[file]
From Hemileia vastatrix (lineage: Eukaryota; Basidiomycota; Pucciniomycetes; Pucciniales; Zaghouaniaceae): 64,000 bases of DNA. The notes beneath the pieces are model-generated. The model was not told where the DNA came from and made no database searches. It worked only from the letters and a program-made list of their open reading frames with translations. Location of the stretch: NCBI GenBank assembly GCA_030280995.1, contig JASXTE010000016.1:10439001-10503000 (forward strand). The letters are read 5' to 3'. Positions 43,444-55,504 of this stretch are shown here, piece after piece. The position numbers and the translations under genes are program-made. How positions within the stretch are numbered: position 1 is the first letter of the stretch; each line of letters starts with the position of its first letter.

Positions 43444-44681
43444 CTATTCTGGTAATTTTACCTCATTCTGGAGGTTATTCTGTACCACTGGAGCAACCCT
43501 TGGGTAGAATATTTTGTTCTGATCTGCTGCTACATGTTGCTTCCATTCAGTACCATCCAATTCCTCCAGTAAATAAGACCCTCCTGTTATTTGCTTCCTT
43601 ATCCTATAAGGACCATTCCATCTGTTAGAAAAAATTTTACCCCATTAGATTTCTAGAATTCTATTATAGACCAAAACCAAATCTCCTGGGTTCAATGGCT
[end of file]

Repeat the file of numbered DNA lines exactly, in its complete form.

From Hemileia vastatrix (lineage: Eukaryota; Basidiomycota; Pucciniomycetes; Pucciniales; Zaghouaniaceae): 64,000 bases of DNA. The notes beneath the pieces are model-generated. The model was not told where the DNA came from and made no database searches. It worked only from the letters and a program-made list of their open reading frames with translations. Location of the stretch: NCBI GenBank assembly GCA_030280995.1, contig JASXTE010000016.1:10439001-10503000 (forward strand). The letters are read 5' to 3'. Positions 43,444-55,504 of this stretch are shown here, piece after piece. The position numbers and the translations under genes are program-made. How positions within the stretch are numbered: position 1 is the first letter of the stretch; each line of letters starts with the position of its first letter.

Positions 43444-44681
43444 CTATTCTGGTAATTTTACCTCATTCTGGAGGTTATTCTGTACCACTGGAGCAACCCT
43501 TGGGTAGAATATTTTGTTCTGATCTGCTGCTACATGTTGCTTCCATTCAGTACCATCCAATTCCTCCAGTAAATAAGACCCTCCTGTTATTTGCTTCCTT
43601 ATCCTATAAGGACCATTCCATCTGTTAGAAAAAATTTTACCCCATTAGATTTCTAGAATTCTATTATAGACCAAAACCAAATCTCCTGGGTTCAATGGCT